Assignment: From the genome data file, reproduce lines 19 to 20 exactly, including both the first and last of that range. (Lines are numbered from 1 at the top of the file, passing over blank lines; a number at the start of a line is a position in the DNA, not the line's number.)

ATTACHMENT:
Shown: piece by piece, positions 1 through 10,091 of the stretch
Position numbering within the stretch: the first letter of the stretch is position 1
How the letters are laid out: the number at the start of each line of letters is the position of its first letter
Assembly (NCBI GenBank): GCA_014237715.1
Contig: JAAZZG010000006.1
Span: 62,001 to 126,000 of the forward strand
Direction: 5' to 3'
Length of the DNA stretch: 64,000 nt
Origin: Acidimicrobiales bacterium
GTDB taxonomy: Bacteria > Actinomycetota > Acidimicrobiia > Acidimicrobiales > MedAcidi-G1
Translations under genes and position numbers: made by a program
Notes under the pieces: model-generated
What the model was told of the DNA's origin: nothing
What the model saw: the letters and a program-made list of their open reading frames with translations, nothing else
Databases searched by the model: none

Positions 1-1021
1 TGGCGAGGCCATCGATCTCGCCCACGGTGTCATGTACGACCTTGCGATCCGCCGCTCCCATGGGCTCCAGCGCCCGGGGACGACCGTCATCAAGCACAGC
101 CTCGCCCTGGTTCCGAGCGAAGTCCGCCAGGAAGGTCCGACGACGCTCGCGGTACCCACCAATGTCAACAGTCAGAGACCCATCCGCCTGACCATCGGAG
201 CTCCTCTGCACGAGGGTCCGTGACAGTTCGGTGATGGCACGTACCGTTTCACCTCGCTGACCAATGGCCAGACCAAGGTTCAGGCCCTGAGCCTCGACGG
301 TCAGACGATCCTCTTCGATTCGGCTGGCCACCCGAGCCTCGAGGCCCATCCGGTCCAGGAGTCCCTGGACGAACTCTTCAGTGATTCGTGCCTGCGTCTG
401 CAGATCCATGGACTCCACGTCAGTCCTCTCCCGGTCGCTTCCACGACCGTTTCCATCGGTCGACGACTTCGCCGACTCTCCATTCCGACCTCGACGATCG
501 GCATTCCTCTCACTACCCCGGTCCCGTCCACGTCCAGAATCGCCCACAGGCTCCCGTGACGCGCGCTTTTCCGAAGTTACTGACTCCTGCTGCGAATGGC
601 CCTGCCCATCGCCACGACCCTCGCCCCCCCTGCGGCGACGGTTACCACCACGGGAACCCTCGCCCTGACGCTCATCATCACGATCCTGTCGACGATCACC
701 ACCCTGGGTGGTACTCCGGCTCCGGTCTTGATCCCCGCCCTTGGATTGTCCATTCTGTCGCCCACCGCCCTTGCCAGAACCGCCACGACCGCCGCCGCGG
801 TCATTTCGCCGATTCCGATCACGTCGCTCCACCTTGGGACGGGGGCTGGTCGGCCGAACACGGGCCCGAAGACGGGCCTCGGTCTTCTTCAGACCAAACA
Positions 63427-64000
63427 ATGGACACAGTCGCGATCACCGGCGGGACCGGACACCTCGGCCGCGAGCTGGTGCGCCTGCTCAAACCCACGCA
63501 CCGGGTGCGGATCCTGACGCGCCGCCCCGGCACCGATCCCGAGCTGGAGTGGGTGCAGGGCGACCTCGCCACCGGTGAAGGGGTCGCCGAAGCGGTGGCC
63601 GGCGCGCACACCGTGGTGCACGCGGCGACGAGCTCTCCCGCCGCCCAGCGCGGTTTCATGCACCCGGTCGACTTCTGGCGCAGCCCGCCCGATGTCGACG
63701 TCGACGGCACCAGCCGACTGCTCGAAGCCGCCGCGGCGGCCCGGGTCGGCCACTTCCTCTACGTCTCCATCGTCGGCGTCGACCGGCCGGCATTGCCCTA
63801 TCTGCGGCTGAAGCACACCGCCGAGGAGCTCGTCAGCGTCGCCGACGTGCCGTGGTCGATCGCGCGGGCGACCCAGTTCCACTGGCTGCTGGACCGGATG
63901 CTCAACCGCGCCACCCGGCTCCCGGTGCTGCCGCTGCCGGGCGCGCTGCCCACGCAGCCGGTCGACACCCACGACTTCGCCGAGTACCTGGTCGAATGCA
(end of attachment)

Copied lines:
201 CTCCTCTGCACGAGGGTCCGTGACAGTTCGGTGATGGCACGTACCGTTTCACCTCGCTGACCAATGGCCAGACCAAGGTTCAGGCCCTGAGCCTCGACGG
301 TCAGACGATCCTCTTCGATTCGGCTGGCCACCCGAGCCTCGAGGCCCATCCGGTCCAGGAGTCCCTGGACGAACTCTTCAGTGATTCGTGCCTGCGTCTG